In part one of this series on QoS we determined that QoS was the differential treatment of the voice, video, and data packets that flow on the IP network, creating a system of managed unfairness. QoS technologies allow different types of traffic to contend inequitably for network resources. Time-sensitive applications, such as voice or interactive video packets, can be given priority over data applications.
In this post we’ll examine the three different models of QoS that are supported in Cisco IOS software. Best Effort is the default of IP where all packets, no matter their type, are processed the same for each packet. DiffServ puts packets on the IP network into classes and can be marked directly in the packet. The IntServ model contrasts with DiffServ as a signaling protocol is required to tell the routers which flows of packets require special QoS treatment.
Best Effort Service
Best Effort does not provide QoS, because there is no reordering of packets. It uses a First-in-First-Out (FIFO) queuing strategy, where packets are emptied from the queue in the same order in which they entered. This is the default of most router devices, as well as most nodes on the internet.
Integrated Service (IntServ) – RFC 1633
IntServ makes a strict bandwidth reservation, and uses Resource Reservation Protocol (RSVP) to explicitly signal the QoS needs of an application’s traffic along the device path through the network. The signaling protocol guarantees that adequate resources are available at each hop on the end-to-end path across the network. If every network device along the path can reserve the necessary bandwidth, the originating application can begin transmitting.
The IntServ model suffered from scalability issues because of the many flows that needed to be managed. The routers have to maintain call states and exchange signaling messages on a per flow basis, and all intermediate nodes must implement RSVP.
Differentiated Service (DiffServ) – RFC 2474, 2475
DiffServ architecture is based on the model in which traffic entering a network is classified, and possibly conditioned, at the boundaries of the network. The treatment of each class is described by the Per-Hop Behavior (PHB) with which the network must comply. The markings DiffServ uses to provide QoS services are inside the IPv4 header, and are called the type-of-service (ToS) byte. The ToS byte can be used to mark a packet for IP Precedence or Differentiated Service Code Point (DSCP) markings.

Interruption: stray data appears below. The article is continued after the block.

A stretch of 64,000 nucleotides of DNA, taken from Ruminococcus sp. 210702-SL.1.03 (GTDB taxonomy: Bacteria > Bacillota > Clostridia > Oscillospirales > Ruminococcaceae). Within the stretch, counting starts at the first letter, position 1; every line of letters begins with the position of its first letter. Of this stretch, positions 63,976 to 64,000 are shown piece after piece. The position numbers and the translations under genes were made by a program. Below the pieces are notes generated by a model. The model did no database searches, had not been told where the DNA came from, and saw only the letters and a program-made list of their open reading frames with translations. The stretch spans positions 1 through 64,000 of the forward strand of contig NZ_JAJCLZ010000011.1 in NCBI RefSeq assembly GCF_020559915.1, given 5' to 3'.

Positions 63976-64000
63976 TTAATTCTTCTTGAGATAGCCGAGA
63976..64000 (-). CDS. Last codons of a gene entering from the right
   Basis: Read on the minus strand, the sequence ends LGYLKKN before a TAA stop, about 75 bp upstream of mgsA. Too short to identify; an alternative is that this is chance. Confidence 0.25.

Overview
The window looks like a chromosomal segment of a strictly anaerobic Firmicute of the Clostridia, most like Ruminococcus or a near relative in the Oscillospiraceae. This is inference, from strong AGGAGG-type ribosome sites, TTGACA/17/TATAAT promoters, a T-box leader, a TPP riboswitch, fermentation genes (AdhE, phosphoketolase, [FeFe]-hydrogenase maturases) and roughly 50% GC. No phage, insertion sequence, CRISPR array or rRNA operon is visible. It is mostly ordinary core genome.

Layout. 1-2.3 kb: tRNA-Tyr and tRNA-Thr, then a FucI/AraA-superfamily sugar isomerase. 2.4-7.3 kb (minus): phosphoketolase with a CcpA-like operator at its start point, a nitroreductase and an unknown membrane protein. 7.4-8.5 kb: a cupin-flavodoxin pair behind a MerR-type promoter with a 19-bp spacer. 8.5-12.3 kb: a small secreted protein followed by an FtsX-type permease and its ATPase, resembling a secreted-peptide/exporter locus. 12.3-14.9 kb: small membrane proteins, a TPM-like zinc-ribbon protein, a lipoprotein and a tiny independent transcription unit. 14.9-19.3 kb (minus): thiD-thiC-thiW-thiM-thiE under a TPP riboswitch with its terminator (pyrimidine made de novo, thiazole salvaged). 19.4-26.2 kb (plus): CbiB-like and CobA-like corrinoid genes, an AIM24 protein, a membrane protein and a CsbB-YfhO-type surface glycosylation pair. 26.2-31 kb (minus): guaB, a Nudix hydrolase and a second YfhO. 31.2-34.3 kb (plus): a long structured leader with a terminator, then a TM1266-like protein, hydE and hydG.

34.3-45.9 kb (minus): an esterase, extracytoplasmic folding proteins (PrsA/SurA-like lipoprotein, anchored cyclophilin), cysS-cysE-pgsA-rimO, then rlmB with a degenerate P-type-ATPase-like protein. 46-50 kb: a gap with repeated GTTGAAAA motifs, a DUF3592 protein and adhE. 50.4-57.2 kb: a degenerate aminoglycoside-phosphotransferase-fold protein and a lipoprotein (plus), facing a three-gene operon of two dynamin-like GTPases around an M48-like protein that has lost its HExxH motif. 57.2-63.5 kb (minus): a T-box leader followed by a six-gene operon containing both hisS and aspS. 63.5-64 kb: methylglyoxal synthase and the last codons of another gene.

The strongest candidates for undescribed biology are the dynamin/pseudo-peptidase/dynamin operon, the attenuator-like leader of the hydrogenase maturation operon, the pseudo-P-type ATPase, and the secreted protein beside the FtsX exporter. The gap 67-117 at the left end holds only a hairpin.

The packet should be marked as close to the edge of the network as possible. By marking the traffic at the network edge, core network devices and other devices along the forwarding path will be able to quickly determine the proper class of service (CoS) to apply to a given traffic flow.
DiffServ differentiates between traffic flows by looking at the class markings on each packet. Routers and switches can then make dropping or forwarding decisions based on the markings. DiffServ is more scalable then IntServ because DiffServ does not provide for per flow reservations. DiffServ offers different network service levels to packets by placing them in classes.
The main PHBs that DiffServ uses will be discussed in the next post in this series and are listed as follows:
- Expedited Forwarding (EF) – RFC 3246 – Provides a strict priority service
- Assured Forwarding (AF) – RFC 2597 – Provides a qualified delivery guarantee, and provides for over-subscription, markdown and dropping schemes for excess traffic
- Class Selectors (CS) – RFC 2474 – Provides code points that can be used for backward compatibility with IP Precedence models
- Best-Effort – Provides delivery when possible
Author: Paul Stryer